What schools can do to protect against rising cybersecurity threats
Scammers have been taking advantage of districts with school phishing attacks as they transition to and maintain online learning. In addition to school cybersecurity threats, more solutions continue to flood the market, so K-12 leaders need to ensure faculty and staff are adhering to school data privacy policies to keep information secure.
At the beginning of 2020, the number of breached records globally across industries surged by 273% with more than 8.4 billion documents getting leaked, according to Atlas VPN, a virtual private network provider.
In Massachusetts, Boston Public Schools received more than 750 school phishing emails at one time during the migration to distance learning. “We have many low-income students, so our faculty and staff were purchasing grocery gift cards to help their families with certain necessities during school closures, and that’s when we started receiving numerous gift card scams,” says CIO Mark Racine, who spoke on the topics of practical cybersecurity and assessing cybersecurity maturity at FETC 2020.
Luckily, no one opened these emails, though one came close. “Prior to COVID-19, we would send alerts to our principal’s inboxes, but since the pandemic, the number of emails and memos our principals receive have gone through the roof, and communications get buried,” says Racine.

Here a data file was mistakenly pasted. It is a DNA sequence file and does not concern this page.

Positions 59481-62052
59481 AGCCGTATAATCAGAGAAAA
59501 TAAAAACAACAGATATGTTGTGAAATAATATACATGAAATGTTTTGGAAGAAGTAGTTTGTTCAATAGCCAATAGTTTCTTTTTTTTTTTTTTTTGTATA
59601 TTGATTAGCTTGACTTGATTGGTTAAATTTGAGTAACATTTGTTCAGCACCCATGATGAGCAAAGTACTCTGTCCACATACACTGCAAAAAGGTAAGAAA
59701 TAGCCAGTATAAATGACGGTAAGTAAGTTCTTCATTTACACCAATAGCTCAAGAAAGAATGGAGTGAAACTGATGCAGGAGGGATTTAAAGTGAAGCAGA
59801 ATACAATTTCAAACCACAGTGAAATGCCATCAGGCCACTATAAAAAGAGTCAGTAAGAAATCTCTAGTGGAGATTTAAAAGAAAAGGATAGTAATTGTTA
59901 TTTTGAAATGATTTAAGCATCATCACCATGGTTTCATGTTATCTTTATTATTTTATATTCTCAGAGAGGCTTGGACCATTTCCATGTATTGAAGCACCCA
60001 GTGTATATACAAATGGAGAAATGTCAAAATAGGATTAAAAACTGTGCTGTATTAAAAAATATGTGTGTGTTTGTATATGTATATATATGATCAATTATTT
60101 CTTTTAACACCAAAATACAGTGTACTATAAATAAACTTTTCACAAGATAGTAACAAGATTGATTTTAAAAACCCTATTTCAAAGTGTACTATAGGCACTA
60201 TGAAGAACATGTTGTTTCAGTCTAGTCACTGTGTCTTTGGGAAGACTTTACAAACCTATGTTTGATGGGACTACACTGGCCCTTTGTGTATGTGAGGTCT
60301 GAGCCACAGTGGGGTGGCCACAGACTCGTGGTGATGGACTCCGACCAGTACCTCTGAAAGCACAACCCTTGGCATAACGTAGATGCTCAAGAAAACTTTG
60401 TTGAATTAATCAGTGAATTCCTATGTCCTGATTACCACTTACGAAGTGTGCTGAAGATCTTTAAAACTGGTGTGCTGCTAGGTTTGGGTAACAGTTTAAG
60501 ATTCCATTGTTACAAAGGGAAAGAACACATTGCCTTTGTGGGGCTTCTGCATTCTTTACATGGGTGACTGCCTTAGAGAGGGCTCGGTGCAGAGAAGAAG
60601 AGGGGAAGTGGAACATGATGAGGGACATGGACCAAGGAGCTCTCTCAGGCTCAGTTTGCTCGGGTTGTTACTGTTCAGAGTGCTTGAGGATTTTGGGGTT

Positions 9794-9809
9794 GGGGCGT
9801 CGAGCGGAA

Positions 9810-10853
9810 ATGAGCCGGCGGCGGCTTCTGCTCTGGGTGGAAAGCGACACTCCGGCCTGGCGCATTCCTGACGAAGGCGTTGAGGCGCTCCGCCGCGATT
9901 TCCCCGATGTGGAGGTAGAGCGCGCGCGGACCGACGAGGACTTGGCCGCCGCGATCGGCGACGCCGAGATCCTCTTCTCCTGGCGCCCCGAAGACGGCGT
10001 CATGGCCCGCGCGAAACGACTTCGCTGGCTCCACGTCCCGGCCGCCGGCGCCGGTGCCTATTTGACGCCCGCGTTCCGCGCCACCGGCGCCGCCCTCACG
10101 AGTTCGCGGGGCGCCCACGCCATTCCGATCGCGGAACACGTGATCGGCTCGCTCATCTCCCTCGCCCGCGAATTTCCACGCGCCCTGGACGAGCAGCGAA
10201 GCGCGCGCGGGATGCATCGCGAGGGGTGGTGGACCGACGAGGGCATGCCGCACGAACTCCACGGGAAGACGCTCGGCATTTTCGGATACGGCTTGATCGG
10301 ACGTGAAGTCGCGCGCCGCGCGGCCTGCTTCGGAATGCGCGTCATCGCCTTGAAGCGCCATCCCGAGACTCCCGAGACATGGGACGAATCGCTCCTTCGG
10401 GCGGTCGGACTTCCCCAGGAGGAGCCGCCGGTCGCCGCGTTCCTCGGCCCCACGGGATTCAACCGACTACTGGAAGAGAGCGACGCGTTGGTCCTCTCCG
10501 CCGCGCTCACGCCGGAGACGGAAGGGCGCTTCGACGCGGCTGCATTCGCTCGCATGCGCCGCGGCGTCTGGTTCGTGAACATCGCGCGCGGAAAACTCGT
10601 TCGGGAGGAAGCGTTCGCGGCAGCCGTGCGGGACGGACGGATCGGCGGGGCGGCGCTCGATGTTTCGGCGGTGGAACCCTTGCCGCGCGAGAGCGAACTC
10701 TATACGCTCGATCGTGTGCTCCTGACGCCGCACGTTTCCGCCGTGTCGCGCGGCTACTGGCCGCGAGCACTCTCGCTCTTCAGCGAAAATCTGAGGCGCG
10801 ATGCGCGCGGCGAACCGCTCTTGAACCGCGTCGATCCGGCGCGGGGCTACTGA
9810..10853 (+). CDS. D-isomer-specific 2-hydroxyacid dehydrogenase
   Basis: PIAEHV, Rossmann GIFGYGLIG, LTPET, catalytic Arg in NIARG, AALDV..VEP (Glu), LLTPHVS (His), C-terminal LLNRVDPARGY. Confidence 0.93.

Schools therefore need to streamline their communications with their IT department to ensure critical messages are received. In Boston, IT officials have weekly meetings with principals rather than relying on emails. “If your existing communication channels are tapped, identify other avenues that do work and how to make sure these messages get through,” says Racine.
Free apps can break school data privacy policies
Schools should create a review panel to process the overabundance of free apps and subscriptions that teachers can easily download from solution providers during the pandemic. “From a data security prospective, this is very alarming since you have information going into these free apps,” says Racine.
Three departments now review all free and paid subscriptions at Boston schools. A technical team uses a release form usually given to vendors as a checklist to ensure school data sharing and rostering specifications will be met, an academic team checks that the tools align with state standards and school curricula, and an accountability team reviews privacy agreements to make sure they meet school data privacy standards. “Much of this process had already existed, but we expanded the usage for this occasion,” says Racine.
Having numerous apps can be difficult, not just for teachers to keep track of, but parents who are homeschooling their children during school closures. “That’s when mistakes are made,” says Racine. “We need to slim down and focus our attention on a smaller landscape rather than having hundreds and maybe even thousands of apps across a district.”
He adds, “Interoperability will be the most important conversation that districts can have moving forward to ease, not lift, these burdens for administrators, faculty, staff and students.”
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